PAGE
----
We recently got back our male contraceptive survey data from 1,500 nationally representative male respondents. Because we intend to analyze and publish this data, we have some restrictions about delving too deeply before publication. But in the meantime, we can talk about why we did this and describe what we did overall.
MCI’s mission is to get new male contraceptives to market. We want those contraceptives to be effective and widely used. To achieve that mission effectively we need to address potential roadblocks and strategically optimize where we place our resources.
One potential roadblock is from funders and pharma companies who may question male contraceptive demand. There’s already survey data out there indicating that there is demand, though some of that data is aging. One can also add the half-million American men who get vasectomies every year and count up condom sales. But being able to classify demand among specific market segments is also helpful.
Further, being able to see where that demand lies within those market segments makes it easier to know which contraceptives are most likely to have the broadest use. This was one of the main areas we were interested in. But our team also laid out a number of objectives beforehand:
- Identify incidence of methods men who have sex with women currently use to protect against unwanted pregnancy.
- Determine if male contraception methods by men who have sex with women currently used address their needs.
- Identify desirable attributes of male contraception methods currently used by men who have sex with women.
- Identify unmet needs of men who have sex with women with respect to male contraception.
- Determine interest level in potential types of new male contraception options (i.e. hormonal approach, procedure, etc.).
- Understand differences and similarities with respect to male contraception needs across key segments of men who have sex with women.
- Identify desired attributes and degree of importance of male contraception methods among men who have sex with women.
We were able to answer these questions in a number of ways. Respondents gave direct feedback on existing and prospective contraceptives, including characteristics about those contraceptives. Men also indicated how many children they had versus how many they wanted. Plus they answered how many unplanned pregnancies they were responsible for. This is information we typically don’t see.
Some of the top-line summary results we have include that most men are trying to prevent pregnancy. Also, given the options, most men are using condoms to accomplish this task.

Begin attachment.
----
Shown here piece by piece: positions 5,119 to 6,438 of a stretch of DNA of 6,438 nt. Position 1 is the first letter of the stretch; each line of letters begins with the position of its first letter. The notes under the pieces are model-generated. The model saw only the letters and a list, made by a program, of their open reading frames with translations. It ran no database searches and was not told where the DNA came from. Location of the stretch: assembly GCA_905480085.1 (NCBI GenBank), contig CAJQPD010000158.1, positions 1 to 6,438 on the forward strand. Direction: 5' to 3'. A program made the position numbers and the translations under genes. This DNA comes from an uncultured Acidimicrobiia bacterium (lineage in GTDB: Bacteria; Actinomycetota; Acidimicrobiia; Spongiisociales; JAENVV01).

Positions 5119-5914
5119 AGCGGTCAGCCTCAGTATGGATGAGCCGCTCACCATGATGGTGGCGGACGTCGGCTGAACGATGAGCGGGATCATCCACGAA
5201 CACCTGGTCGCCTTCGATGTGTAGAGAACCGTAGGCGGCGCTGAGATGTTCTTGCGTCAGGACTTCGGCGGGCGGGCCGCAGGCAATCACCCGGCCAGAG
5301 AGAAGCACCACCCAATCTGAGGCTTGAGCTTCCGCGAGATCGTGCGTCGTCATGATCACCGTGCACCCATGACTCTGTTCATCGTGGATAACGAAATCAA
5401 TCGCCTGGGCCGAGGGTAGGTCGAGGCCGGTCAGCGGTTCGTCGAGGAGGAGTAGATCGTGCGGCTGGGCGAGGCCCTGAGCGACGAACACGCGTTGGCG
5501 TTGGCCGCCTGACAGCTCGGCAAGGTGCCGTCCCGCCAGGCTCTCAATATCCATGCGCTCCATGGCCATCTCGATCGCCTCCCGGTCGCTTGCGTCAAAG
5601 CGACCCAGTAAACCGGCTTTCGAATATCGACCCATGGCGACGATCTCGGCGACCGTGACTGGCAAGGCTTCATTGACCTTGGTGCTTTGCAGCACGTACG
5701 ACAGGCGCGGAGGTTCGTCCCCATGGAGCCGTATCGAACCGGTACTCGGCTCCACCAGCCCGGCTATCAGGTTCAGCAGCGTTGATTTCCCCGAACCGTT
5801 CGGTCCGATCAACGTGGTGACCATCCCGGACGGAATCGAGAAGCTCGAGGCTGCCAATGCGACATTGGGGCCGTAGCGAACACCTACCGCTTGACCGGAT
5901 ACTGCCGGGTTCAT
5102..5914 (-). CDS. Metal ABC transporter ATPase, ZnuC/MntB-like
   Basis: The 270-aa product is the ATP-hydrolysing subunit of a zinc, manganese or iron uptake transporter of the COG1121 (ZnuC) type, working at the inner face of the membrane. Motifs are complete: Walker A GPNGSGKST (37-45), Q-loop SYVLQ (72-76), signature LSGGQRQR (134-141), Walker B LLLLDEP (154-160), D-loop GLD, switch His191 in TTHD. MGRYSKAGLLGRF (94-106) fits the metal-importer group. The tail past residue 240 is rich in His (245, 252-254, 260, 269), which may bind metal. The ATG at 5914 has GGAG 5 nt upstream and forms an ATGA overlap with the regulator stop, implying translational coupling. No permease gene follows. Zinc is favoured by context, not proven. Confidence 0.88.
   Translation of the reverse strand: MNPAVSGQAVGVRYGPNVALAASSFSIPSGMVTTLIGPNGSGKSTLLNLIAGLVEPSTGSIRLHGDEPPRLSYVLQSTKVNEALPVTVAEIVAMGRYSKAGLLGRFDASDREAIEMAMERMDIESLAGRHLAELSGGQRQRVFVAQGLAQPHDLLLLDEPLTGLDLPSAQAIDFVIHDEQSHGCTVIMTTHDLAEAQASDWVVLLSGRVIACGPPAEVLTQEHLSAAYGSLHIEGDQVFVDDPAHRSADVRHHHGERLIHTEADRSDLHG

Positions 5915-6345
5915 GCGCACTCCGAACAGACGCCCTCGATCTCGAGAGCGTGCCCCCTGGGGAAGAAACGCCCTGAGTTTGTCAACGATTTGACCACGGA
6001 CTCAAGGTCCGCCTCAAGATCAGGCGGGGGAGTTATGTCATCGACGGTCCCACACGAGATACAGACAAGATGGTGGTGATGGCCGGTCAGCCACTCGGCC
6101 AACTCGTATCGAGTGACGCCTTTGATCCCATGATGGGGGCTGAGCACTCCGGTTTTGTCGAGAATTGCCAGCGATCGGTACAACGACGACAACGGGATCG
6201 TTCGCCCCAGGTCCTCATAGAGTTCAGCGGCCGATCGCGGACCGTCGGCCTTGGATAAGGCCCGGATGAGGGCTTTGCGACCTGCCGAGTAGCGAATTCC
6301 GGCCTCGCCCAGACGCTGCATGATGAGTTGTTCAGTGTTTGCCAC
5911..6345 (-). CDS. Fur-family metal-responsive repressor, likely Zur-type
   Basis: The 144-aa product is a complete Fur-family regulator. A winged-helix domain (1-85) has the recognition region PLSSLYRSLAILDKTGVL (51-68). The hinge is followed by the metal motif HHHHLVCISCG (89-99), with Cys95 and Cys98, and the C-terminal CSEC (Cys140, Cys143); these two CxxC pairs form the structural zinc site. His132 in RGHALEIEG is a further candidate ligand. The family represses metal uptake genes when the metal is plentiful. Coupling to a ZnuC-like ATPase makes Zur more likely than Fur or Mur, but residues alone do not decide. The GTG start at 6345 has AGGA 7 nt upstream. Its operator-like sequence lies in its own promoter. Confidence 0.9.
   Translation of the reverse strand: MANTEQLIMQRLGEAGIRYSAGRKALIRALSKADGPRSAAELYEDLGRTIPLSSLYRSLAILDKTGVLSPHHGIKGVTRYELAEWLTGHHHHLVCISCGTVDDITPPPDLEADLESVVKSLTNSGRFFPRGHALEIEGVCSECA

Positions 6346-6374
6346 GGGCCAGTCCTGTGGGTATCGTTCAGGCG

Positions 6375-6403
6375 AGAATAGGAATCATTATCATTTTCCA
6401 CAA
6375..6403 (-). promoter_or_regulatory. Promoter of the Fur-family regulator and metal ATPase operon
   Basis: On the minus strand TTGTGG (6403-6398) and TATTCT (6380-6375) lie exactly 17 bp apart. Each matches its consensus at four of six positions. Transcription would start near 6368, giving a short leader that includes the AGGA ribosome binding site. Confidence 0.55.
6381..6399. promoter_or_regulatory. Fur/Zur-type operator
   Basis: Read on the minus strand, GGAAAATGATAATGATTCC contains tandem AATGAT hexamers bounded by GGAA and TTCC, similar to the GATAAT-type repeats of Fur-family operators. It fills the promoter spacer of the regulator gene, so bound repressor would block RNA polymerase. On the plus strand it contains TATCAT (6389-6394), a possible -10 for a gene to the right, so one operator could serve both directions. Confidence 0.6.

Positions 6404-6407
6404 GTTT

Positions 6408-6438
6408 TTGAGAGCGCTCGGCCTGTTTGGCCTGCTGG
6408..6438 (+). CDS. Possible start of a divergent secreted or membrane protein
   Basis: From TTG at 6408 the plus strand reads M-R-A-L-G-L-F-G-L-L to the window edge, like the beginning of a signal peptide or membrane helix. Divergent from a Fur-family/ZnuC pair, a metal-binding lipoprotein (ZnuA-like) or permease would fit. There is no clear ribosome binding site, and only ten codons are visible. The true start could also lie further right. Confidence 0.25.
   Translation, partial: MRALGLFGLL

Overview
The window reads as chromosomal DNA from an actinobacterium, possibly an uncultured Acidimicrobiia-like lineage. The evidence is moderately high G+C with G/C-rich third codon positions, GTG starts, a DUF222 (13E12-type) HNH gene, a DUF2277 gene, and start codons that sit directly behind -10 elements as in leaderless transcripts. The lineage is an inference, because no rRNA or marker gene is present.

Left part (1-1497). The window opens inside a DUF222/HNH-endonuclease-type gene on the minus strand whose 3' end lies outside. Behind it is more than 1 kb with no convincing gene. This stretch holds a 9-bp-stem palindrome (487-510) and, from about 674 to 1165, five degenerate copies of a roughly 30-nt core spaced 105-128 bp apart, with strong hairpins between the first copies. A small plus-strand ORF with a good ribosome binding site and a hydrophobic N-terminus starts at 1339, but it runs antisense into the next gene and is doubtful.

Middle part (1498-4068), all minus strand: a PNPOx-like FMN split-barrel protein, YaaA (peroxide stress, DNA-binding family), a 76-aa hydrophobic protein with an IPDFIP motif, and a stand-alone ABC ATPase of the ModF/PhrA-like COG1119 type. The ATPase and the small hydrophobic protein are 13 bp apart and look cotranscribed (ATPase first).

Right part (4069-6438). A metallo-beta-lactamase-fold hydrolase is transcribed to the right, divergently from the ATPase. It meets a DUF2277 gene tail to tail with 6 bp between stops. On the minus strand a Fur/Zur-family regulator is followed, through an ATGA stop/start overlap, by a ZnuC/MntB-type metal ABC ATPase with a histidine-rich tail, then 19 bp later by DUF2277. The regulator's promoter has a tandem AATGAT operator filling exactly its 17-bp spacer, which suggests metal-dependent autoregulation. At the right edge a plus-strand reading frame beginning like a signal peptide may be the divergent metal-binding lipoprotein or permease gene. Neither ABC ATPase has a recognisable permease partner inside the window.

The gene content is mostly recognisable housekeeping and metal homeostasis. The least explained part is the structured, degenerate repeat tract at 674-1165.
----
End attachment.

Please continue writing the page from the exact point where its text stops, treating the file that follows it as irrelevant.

In order to focus our resources we excluded men who refused to use contraceptives based on personal beliefs, though we recorded the number of men who fell in this category. Men who had vasectomies were also given alternative questions to answer. We also limited the age range to 18-44. Unfortunately, we had logistical issues sampling at younger ages. This is an important factor considering that by age 18 more than half of males have already had intercourse.
One component we expect to see repeated is that a contraceptive that meets one man’s needs will not necessarily meet the needs of another. The same has been true with women, which is why it’s been such a benefit for women to have many options. Giving men a similar range of options moves men as a group closer to fully satisfying their contraceptive needs. It’s important to recognize that while an additional male contraceptive will have great impact, a single addition will not be the end of the line. It’s still necessary to continue looking at the data to see how we can best meet the residual need.
We’re collaborating with social science researchers to analyze the data and submit it for publication. In line with our ethos, we plan to make any publication accessible to the public for free. We also intend to make the raw data available at that time. We’re excited for this data to help allow us to make better decisions internally as well as to remove unknowns so that other funders are more open to entering this underserved space. Additionally, we plan to use what we learn from this data set and experience to replicate this research in other countries, particularly countries with high contraceptive need.